The price:
-$11.49 per serving
-Shipping: $5.99 per box

The plan:
With Sun Basket, you plans include three meals, and you can choose the exact meals you want or follow the Chef’s Choice, Paleo, Gluten-Free, Vegetarian or Rise & Shine (2 dinners + 2 breakfast recipes) plans. You can swap out meals, and weekly deliveries are on Mondays, Tuesdays or Wednesdays. You can skip a week or cancel at any time. Unfortunately, Sun Basket is not yet available in Alaska, Hawaii, Kansas, Minnesota, Montana, North Dakota, Nebraska or South Dakota.

Recipes I tried:
1) Eastern Mediterranean eggplant with pita and tzatziki
2) Grilled sirloins with sautéed peppers and arugula pesto
3) Zucchini and ricotta torta with mixed greens
4) Summer flatbreads with herbed Greek yogurt
5) Korean-style Hodo Soy tofu burgers with kimchi slaw
6) Fresh corn and black bean tacos with Cotija cheese

Pros and cons of my experience:
+The food was delicious. I especially enjoyed the summer flatbread and torta.
+The food spans many different cuisines and cultures and has a lot of variety in terms of flavors and how it’s served. While many of these services mostly rely on burgers, pasta and meats (or alternative) with a veggie side, Sunbasket makes great use of soups, flatbreads, torta and more.
+While not the cheapest, the price is great for the quality.
-The weekly options are limited, with only eight dinners to choose from for each box.
-The directions were mostly clear but could’ve been clearer. For example, at one point I was instructed to “cut the cucumber,” but there were two and I was unsure if I should cut both or needed to save one.
-Only calorie information was listed on the recipe card, while other services list full nutrition facts.

I would definitely use Sun Basket again and recommend it to anyone looking to try a subscription meal service, especially those looking for healthy and organic meals. The food was delicious, and while there aren’t a ton of options available each week, all of the meals are so inventive that you’ll have a hard time choosing from the eight. There is a ton of variety in all the ways that matter.

My rating:


Mujadara Kaitlyn Flannagan/Observer

The price:
-$9 to $17 per serving when you choose a meal plan
-Prices for a la carte breakfast, lunch and dinner varies by meal: For two, prices range from $5 to $24.50 per serving; for four, prices range from $6 to $17.25 per serving; for eight, prices range from $3 to $18.75 per serving. There are also sides, desserts and kid’s meals beginning at $2 per serving
-Shipping: $10 or free on orders over $40

The plan:
Chef’d has multiple options for ordering meals. The first is their meal plans, which focus on gourmet and healthier diet foods. The available plans include Atkins, Weight Watchers, The New York Times Cooking, Spoon University, American Diabetes Association and Tone It Up Fresh. After selecting a plan, you answer questions about your allergens, desired proteins and how many servings (2 to 4) and meals (up to 7) you want to receive weekly. Then every week, you’re offered suggestions, which you can swap out. You can also skip weeks and opt out at anytime.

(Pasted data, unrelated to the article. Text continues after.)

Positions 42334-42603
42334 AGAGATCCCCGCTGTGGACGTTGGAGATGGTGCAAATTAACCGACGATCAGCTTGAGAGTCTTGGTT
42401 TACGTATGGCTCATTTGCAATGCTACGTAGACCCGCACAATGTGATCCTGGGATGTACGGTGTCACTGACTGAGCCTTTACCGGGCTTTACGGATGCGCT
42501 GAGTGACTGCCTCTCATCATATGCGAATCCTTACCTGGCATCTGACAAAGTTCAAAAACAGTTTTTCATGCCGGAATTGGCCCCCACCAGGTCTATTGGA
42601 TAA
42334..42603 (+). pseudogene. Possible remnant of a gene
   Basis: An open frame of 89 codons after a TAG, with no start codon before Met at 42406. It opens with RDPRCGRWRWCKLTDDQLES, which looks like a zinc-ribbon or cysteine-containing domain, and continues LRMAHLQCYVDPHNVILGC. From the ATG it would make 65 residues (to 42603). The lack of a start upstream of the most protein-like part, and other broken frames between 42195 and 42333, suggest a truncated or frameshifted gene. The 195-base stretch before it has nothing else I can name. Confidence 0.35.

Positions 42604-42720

You can also shop meals a la carte by simply adding items to your cart and checking out as you would on any e-commerce site. For both methods, you can choose your delivery day, including Saturdays. In some markets, you can even have the food delivered the next day.

Recipes I tried:
1) Mint lamb chops with sweet potato croquettes
2) Chicken pad thai
3) Mujadara

Pros and cons of my experience:
+The food was pretty decent. The lamb chop dish was especially tasty.
+Cooking the meals was relatively simple. The pad thai was a breeze.
+Extras like skill level, spice level and beer/wine pairings are listed online when you choose your meals.
-The prices vary, a lot. The lamb chops were $18 per serving, which is a bit much since other companies that don’t charge different prices by meal also serve lamb for their standard $10 or so per serving.
-While variety is nice, there are just so many recipes. It feels overwhelming at times, especially when you’re also having to consider the varying prices.

My rating:

And the winner is…

The new meal kit champion.
The new meal kit champion. Instagram

Sun Basket wins because the food is just that good. I actually gave it a higher rating than Peach Dish, the winner of my first article testing and comparing meal kits. They’re priced about the same, as well. But Sun Basket was simply the most delicious, and I really appreciate how often it deviated from dishes like pasta and meat-with-a-veggie, which seem to be staples of the subscription meal service industry.

Chef’d does deserve some recognition as well, for it has variety and options that are seemingly endless. On the other hand, this comes with some challenges. I could spend forever picking meals, and it’s a little overwhelming to sort through so many recipes and also calculate their costs. Where they also fall short is price. While you can get some dinners (like Asian lettuce wraps, meatballs with green beans or spinach fettuccine) at the price of other kits, most Chef’d meals with salmon, beef or even chicken will run you closer to $20 per serving. But their partnerships with Weight Watchers and Atkins are a great feature for those looking to not just eat healthy, but follow specific diets.

We Tried Meal Kits That Are Supposedly Healthier Than Blue Apron—Here’s How They Rank